Tinsley: Dogs to the rescue
When COVID first hit us in February, we thought perhaps it would be short-lived. As it raged through Europe and set its sights on the U.S., we accepted the "stay-at-home" initiatives, hunkered in our houses, gave up shopping and eating out. When the NBA canceled its season, we knew it was serious. We hoped, though, that by summer it would be over.
Perhaps it was the sacrifices we made in the spring, perhaps it was luck, but COVID seemed to relax its grip and we ventured out. Sports found a way, with the NBA bubble, golf tournaments without spectators and stadiums mostly empty. Major League Baseball concluded an abbreviated season and delivered a nail-biting World Series. In some respects, we have learned to live with COVID.
But, with our guard down, the number of infections has sky-rocketed and we could face more stringent measures going into winter and the holidays. At least, for many of us, we have our dogs to get us through.
Dogs are an important part of our neighborhood. Our young neighbors across the street moved in a year ago with their pet bulldog, Rooney. They adopted him as a puppy, pure white. He is now full-grown and built like a bowling ball. Rooney never meets a stranger. Everybody loves Rooney. The newlywed couple next door to them just adopted Scout. I am not sure of Scout's breed. She is 5 months old and already a big dog, sweet, compliant and happy to have a home. They treat her like their child.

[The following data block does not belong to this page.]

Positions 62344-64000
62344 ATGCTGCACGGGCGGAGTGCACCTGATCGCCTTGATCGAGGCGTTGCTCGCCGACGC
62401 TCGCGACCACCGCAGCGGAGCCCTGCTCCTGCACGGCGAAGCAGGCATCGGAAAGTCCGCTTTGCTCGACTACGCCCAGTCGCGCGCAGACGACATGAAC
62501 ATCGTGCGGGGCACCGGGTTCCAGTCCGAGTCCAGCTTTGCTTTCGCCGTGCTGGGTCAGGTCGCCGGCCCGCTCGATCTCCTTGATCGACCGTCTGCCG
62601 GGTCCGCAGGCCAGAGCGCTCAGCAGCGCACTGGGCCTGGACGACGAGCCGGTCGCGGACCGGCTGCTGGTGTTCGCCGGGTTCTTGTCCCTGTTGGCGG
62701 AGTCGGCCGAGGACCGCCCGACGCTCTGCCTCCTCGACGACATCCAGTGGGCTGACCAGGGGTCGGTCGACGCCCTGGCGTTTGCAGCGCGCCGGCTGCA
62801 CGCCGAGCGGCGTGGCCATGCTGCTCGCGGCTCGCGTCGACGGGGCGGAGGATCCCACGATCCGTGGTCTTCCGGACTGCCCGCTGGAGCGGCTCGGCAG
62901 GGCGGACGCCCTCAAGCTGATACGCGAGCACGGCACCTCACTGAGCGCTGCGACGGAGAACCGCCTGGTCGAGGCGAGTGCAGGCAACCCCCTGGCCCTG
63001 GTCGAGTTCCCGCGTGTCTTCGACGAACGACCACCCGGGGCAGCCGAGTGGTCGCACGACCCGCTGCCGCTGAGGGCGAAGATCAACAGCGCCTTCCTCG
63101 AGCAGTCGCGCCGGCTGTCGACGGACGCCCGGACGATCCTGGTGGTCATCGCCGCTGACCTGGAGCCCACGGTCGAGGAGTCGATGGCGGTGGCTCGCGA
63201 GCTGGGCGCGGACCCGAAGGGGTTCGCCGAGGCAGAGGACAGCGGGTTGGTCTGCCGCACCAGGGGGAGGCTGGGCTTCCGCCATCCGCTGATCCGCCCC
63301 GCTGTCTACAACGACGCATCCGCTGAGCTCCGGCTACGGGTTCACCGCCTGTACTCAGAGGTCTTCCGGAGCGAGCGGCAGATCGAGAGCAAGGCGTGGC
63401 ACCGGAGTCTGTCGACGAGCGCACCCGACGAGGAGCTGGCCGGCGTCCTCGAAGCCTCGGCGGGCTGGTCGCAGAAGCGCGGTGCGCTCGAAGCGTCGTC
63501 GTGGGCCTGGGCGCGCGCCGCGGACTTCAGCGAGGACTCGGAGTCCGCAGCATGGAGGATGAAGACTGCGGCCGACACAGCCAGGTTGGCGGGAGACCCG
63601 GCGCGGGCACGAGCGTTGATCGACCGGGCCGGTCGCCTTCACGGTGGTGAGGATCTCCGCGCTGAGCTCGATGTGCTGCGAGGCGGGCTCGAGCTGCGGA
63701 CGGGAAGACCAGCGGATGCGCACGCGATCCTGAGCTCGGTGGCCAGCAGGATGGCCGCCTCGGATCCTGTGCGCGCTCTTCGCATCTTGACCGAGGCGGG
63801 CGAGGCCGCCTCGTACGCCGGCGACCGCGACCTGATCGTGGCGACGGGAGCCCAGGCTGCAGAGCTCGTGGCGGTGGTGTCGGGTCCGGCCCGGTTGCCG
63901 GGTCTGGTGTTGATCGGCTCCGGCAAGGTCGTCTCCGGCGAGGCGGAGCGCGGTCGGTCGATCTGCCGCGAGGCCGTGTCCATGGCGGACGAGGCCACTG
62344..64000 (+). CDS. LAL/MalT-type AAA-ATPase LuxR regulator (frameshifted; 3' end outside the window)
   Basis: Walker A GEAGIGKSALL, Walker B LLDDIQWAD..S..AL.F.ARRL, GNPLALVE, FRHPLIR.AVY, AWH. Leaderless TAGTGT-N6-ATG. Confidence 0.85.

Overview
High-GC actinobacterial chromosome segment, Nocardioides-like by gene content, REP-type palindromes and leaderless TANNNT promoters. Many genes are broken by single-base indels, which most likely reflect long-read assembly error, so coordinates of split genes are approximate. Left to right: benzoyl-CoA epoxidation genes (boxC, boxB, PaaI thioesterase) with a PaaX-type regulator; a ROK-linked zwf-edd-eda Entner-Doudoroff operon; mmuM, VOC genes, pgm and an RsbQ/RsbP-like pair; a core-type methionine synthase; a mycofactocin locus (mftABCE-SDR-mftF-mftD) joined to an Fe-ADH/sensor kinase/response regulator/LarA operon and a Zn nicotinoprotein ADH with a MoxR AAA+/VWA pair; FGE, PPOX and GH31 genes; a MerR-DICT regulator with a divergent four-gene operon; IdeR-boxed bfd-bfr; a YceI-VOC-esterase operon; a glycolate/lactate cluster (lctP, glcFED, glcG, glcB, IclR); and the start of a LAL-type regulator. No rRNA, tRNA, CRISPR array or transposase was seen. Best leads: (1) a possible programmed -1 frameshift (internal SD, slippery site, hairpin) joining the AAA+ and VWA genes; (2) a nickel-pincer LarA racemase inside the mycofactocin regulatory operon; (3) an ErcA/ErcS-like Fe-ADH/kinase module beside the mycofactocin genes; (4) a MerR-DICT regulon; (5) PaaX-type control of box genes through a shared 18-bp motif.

We have a 12-year-old Pembroke corgi named Buddy. If you have read this column in the past, you are familiar with Buddy. When he was younger Buddy went fishing with me in my flat-bottom boat. The front of the boat was his. He stood in the front and sniffed the wind to locate the fish. He was good at it. At least he thought so. Corgis think they are good at anything.
Once he leaned too far and sniffed too hard and fell in the lake. Corgis aren't built for water. Their stubby legs don't give much traction for swimming. He coughed, sputtered, went under and splashed for all he was worth until I grabbed him and hauled him back into the boat, soaked and shivering.
It reminded me of Peter's experience when he stepped out of the fishing boat to meet Jesus on the Sea of Galilee. I expect Peter was a better swimmer than Buddy, but there he was splashing and floundering around in the sea, helpless. Until Jesus reached out, lifted him up and hauled him back into the boat.
God has done that for me many times. Across the years I have fallen out of the boat financially, unable to sleep at night, worried about how to make ends meet. I have sunk over my head in work, overwhelmed by responsibilities and challenges. I have found myself drowning in grief with the loss of someone I love. And now COVID, and an uncertain future, seems to be overwhelming us all.
Every time I have fallen into waters over my head, God has pulled me up and hauled me back into the boat. He is strong enough to save you and He will not let you drown when circumstances threaten to overwhelm you.
Jesus said, "In the world you have trouble. But take heart! I have overcome the world" (John 16:33). "The Lord Himself goes before you and will be with you. He will never leave you nor forsake you" (Deuteronomy 31:8).
Bill Tinsley reflects on current events and life experience from a faith perspective. His books are available at www.tinsleycenter.com. Email firstname.lastname@example.org